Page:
To assess the viability of importing Chapter 11 provisions into Corporate Insolvency law in Pakistan, it is important to evaluate whether the institutional configurations, ownership and control patterns, and the incentives of stakeholders are similar in both jurisdictions. The work that already exists in this respect suggests that this is not the case. The majority of large companies are closely-held family corporations with concentrated shareholding and a strong fusion of ownership and control.  For this reason, there is a substantially higher risk of pro-shareholder expropriation at the expense of creditors and the company through proceedings under the 2004 DCRA. While the court may still maintain discretion to block board actions or shareholder meetings that can be shown to be clear abuses, it has been demonstrated that even in the US, there is no predictability concerning the kinds of actions the court will block or allow,  thereby giving a management strongly aligned with the shareholders ample room to maneuver.

A problem raised specifically in the context of family firms where family members are both owners and managers of the company is the release of personal guarantees. Creditors often demand personal guarantees from managers of corporations as collateral for the extension of credit, but since the managers of family-owned companies are also shareholders, they benefit from the windfall of the cancellation of personal guarantees. This drastically distorts the incentives of the existing shareholders/management to provide a financially viable, rather than an inflated, optimistic Business Plan, knowing that they will not have to bear the consequences of it failure.

Related to the issue of state capacity and institutional complementarity, one of the major issues related to implementing the 2004 DCRA is the absence of an efficient apparatus to implement the complex arrangements that come about under Chapter 11-type proceedings. While there are specialized Bankruptcy Courts that deal with Chapter 7 and 11 cases in the US, the DRCA tasked the High Courts with this responsibility. Despite the creation of the TAC to aid the courts, it is foreseeable that proceedings under the 2004 DCRA would have been even more protracted and cumbersome than those in the US. Even if that concern could be remedied by instituting specialized courts, the 2004 DRCA had a mechanism for several appeals, the determination of which could delay the finalization of reorganizations far beyond the time-scales envisioned by the DCRA. The delay of proceedings would create an incentive for debtor companies to use the statute to defeat debt-recovery proceedings by their creditors, and take full advantage of the Automatic Stay provision to postpone restructuring indefinitely. Rather than facilitating the realization of Non-Performing Loans, the DCRA would have provided for the means to even further delay their recovery and conversion.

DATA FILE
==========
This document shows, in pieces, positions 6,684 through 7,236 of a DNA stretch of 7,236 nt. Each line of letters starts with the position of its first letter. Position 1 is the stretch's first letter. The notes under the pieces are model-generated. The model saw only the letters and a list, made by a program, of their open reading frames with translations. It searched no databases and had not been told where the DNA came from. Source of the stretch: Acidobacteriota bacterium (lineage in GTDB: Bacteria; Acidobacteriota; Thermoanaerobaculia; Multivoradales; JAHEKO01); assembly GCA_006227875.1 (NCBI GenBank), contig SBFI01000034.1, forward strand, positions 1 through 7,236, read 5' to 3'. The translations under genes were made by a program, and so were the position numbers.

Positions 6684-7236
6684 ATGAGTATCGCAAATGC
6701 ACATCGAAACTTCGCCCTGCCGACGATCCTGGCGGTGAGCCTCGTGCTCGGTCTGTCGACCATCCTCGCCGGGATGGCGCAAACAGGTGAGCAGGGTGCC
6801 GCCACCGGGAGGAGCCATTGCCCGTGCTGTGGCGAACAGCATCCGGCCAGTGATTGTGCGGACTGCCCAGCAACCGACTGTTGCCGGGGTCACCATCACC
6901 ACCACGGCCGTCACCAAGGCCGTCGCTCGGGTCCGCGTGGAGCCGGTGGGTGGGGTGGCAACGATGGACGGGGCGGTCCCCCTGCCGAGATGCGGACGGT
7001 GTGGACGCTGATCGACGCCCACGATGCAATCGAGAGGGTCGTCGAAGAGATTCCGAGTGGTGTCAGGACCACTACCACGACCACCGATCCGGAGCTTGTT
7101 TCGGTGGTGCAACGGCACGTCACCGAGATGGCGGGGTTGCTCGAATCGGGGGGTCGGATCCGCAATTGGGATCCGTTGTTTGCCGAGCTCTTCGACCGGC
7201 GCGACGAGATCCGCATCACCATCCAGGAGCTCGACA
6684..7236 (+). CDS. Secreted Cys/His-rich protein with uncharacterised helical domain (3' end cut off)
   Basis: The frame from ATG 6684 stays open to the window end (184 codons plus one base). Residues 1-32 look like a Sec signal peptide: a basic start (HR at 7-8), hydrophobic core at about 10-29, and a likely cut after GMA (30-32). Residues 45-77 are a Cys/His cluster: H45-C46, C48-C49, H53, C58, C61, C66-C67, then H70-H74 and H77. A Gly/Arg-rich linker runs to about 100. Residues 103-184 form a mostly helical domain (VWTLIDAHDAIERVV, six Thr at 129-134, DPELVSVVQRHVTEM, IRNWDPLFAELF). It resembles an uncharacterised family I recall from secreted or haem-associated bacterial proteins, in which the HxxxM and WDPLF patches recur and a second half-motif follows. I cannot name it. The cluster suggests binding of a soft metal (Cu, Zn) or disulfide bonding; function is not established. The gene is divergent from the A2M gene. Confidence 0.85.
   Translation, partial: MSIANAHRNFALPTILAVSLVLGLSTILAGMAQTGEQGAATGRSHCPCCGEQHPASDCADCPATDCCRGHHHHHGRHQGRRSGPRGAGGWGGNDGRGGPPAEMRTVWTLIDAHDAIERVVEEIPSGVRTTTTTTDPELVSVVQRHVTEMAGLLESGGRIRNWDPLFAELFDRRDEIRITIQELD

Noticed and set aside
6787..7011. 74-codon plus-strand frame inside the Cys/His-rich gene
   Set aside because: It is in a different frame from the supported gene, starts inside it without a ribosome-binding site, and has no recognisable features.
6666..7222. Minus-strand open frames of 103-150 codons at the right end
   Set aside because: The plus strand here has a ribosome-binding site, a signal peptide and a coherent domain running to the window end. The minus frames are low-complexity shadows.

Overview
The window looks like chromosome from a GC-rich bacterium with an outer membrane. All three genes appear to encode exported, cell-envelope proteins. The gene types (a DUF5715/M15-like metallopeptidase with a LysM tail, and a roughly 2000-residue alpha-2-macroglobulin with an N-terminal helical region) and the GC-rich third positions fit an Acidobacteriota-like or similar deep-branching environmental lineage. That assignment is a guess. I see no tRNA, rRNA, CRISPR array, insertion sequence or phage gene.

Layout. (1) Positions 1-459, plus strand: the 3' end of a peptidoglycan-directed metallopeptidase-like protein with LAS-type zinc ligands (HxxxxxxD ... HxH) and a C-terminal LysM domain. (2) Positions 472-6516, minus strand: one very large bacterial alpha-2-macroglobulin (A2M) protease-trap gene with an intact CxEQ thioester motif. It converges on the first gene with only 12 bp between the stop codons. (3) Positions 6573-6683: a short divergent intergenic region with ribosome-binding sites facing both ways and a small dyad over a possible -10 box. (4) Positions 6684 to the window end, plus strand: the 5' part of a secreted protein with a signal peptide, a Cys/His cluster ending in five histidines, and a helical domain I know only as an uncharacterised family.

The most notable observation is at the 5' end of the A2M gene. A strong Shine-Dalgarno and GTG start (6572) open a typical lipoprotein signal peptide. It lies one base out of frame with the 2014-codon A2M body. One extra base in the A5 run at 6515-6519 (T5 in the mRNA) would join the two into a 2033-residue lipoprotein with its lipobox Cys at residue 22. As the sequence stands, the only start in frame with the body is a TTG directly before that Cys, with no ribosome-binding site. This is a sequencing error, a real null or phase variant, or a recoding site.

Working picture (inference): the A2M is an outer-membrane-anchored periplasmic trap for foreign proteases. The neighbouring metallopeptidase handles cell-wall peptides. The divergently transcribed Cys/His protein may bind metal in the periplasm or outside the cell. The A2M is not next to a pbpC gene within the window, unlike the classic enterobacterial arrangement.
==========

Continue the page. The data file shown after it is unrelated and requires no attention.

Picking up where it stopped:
Looking Elsewhere: Private Corporate Restructuring

The discontentment with the broad, ill-defined, and open-ended process under sections 284-287 of the Companies Ordinance 1984 spurred the need for more clearly defined procedures for corporate rehabilitation, but the 2004 DCRA represented too significant departure from convention. As the current version of the DCRA also reflects, any legislation on the subject should aim to build on existing structures and conventions rather than attempt to reinvent the wheel. For this purpose, there are many other models that can be consulted.

A majority of jurisdictions around the world find out-of-court settlements to be much more viable. Iterations of the UK model of Company Voluntary Arrangements (‘CVA’) have been adopted in many common law jurisdictions such as Canada and Australia.  The UK Insolvency Act provides that a company propose a scheme of arrangement for restructuring to its creditors, through which the creditors accept some variation of an immediate settlement, in combination with write-offs and equity interest in return for a deferral in making all debts immediately due and payable.  Owing to the contractual nature of the arrangement, it is highly flexible, and can be tailored to the terms and circumstances of the imminent default. Further, it minimally involves the court apparatus and is thus much speedier and expeditious. The proposal needs to be approved by creditors who hold three-fourths of the value of the debt, and binds dissenting creditors to the plan. A licensed insolvency practitioner mediates the CVA, and while a company is under administration, there is a bar on creditor proceedings against the company except with the court's permission. This model has proven fairly successful in the UK.